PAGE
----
An intriguing new study has found that many cannabis users take a weed break at the start of each year, but gradually smoke more and more weed as the year rolls on.
The study, conducted by researchers at New York University (NYU) and published in the Drug and Alcohol Dependence journal, set out to explore annual trends in cannabis use. Researchers collected data from the National Survey on Drug Use, an annual questionnaire that tracks Americans' self-reported drug use. For their new study, researchers examined data from 282,768 adolescents and adults who participated in the survey between 2015 and 2019.
It asked adults to state how often they used cannabis or other drugs within the past month, which allowed researchers to estimate exactly how often respondents used weed in each calendar quarter. In the first quarter of the year, January through March, 8.9 percent of respondents said that they had gotten high within the past month. This figure grew higher in each subsequent quarter, peaking at 10.1 percent between October and December – a 13 percent relative increase over the first quarter of each year.
Cannabis use trends often vary by age, gender, or economic class, but in this case, researchers observed a regular annual increase in cannabis use in nearly every demographic. The only exception were teens, who smoked the most weed in the summer, then cut back in the fall when they returned to school. Interestingly, researchers also found that respondents who used LSD or smoked blunts were more likely to increase their pot intake over the year than any other demographic.
“We found that marijuana use is consistently higher among those surveyed later in the year, peaking during late fall or early winter before dropping at the beginning of the following year,” said Joseph Palamar, PhD, MPH, associate professor of population health at NYU Grossman School of Medicine and lead author of the study. “We think this may be due, in part, to a ‘Dry January’ in which some people stop drinking alcohol or even stop using marijuana as part of a New Year’s resolution. We’re now in the time of year when people are the least likely to use marijuana.”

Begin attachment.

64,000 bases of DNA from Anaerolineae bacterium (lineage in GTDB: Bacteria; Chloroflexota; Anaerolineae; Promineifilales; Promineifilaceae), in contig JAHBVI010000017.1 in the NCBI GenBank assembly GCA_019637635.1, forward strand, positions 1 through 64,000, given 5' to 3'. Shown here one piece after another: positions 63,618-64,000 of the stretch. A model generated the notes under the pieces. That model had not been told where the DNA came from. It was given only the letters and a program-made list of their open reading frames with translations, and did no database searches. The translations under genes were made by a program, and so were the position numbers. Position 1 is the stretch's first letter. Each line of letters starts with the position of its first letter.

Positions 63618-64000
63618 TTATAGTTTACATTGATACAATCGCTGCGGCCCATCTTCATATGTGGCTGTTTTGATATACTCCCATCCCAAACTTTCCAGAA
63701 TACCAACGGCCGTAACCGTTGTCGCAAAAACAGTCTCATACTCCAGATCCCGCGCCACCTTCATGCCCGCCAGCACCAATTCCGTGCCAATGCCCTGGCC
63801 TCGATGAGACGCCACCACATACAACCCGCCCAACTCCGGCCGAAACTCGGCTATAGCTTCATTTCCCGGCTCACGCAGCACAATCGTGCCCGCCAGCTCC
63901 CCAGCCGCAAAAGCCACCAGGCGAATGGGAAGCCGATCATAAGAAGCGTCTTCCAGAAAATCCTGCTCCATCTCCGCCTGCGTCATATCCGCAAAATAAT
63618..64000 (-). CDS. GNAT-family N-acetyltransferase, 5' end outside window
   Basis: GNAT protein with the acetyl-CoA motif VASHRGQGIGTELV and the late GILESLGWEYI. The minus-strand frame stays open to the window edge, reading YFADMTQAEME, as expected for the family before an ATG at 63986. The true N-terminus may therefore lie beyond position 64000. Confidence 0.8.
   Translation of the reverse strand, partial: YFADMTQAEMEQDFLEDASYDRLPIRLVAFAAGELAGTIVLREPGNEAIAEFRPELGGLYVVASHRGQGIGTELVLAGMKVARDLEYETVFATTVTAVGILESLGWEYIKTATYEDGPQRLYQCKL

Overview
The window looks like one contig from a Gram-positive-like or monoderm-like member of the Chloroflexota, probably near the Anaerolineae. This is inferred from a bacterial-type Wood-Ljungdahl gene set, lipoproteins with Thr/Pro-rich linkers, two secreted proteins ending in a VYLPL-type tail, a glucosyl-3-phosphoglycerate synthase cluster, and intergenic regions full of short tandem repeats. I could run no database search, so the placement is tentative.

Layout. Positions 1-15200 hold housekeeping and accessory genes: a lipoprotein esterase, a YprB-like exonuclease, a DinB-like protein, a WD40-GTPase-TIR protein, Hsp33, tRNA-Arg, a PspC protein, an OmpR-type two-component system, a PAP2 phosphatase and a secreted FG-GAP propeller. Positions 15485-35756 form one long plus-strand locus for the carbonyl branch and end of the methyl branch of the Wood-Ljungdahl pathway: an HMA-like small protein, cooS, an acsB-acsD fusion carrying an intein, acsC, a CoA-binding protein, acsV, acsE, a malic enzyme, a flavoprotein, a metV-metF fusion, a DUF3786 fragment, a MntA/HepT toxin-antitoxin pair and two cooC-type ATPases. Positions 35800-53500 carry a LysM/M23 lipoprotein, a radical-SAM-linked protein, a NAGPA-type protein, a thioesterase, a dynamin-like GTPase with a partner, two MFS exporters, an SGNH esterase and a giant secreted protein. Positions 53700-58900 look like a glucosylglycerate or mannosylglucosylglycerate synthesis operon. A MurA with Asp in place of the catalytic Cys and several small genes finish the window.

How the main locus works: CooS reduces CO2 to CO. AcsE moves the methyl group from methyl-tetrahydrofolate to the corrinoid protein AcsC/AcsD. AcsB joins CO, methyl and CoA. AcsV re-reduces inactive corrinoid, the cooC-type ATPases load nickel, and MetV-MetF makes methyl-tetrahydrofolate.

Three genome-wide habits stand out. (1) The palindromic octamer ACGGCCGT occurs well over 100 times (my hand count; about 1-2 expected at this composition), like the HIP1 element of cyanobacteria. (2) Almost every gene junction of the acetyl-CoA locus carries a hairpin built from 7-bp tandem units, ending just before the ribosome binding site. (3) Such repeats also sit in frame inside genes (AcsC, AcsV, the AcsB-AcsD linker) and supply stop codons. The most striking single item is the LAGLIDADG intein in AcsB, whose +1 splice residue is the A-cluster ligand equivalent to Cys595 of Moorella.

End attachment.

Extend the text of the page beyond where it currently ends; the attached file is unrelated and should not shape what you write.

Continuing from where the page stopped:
In addition to their “Dry January” hypothesis, researchers also suggest that colder weather could be discouraging people from stepping outside to smoke pot. Black market weed may also be in shorter supply during the winter, given that it is too cold to grow pot outdoors in most of the US.
The study also reports that adult-use cannabis users were more likely to increase their use over the year than medical marijuana users. These findings are logical, considering that some medical pot users follow a specific regimen of dosage and frequency recommended by their physicians. Most state-legal medical marijuana programs also cap the total monthly amount of weed that patients are able to legally purchase.
“Ultimately, we hope that these findings can be utilized by researchers and clinicians alike,” said study co-author Austin Le, DDS, research associate at NYU Langone Health in a statement. “Researchers studying marijuana use should consider seasonal variation, as surveys administered at the end of the year may yield different results than at the beginning of the year. And for those who wish to reduce marijuana use, it appears the best time for such targeting may be later in the year—when use is highest.”